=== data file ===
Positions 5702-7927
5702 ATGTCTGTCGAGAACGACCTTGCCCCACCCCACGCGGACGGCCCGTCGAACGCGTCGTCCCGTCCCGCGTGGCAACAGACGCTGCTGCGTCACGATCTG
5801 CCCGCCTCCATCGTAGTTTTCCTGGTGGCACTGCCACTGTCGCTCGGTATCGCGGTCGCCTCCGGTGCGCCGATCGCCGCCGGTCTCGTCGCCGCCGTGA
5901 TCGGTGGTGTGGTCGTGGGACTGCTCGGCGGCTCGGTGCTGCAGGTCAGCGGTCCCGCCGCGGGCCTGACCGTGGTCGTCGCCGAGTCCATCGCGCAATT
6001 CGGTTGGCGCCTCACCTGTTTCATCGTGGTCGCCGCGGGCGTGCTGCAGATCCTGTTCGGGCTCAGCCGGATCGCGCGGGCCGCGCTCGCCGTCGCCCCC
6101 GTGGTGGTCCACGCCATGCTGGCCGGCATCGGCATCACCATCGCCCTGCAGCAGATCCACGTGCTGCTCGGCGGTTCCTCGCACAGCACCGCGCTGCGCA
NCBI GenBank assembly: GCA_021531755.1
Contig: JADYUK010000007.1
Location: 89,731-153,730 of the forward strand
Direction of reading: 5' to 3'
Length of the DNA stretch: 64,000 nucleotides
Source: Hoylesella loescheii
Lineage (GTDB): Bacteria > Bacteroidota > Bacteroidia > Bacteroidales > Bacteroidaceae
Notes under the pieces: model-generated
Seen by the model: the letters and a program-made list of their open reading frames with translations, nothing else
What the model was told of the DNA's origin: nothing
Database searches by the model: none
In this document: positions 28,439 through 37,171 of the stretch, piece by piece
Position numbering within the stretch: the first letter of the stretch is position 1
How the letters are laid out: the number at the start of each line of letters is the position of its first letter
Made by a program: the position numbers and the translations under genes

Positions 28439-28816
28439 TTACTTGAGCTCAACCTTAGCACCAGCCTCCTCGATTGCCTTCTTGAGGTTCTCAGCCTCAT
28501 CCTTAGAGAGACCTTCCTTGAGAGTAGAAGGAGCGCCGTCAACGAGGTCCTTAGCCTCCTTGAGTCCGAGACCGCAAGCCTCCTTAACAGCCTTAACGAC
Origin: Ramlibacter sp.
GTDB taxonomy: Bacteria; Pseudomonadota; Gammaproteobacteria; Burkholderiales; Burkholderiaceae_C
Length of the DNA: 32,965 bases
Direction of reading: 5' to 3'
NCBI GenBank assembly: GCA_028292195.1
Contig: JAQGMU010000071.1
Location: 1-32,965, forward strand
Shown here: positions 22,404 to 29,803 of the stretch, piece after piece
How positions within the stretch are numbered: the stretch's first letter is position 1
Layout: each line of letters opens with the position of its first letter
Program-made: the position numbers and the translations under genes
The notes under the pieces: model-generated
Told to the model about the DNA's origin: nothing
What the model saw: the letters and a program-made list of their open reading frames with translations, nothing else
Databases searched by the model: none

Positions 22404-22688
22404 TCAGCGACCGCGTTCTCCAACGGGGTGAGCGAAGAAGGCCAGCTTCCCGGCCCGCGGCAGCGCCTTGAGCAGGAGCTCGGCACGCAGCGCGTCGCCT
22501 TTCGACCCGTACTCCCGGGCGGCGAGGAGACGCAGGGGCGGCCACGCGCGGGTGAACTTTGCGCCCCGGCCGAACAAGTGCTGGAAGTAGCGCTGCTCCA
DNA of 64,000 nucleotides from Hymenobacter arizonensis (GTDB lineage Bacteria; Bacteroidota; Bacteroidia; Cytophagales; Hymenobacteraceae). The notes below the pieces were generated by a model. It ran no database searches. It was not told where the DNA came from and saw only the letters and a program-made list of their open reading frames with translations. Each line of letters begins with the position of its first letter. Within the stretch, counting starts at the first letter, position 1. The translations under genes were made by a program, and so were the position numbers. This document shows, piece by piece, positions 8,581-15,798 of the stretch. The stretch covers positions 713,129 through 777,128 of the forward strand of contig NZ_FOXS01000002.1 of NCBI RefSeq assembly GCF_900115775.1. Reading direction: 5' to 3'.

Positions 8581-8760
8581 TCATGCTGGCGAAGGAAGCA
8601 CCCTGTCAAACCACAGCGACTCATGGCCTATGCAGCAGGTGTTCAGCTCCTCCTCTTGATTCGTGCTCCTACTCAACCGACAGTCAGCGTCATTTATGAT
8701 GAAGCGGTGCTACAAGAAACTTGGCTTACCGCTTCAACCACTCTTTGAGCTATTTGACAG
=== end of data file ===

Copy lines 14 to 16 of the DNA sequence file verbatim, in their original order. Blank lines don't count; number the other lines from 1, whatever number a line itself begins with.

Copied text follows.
Notes under the pieces: model-generated
Seen by the model: the letters and a program-made list of their open reading frames with translations, nothing else
What the model was told of the DNA's origin: nothing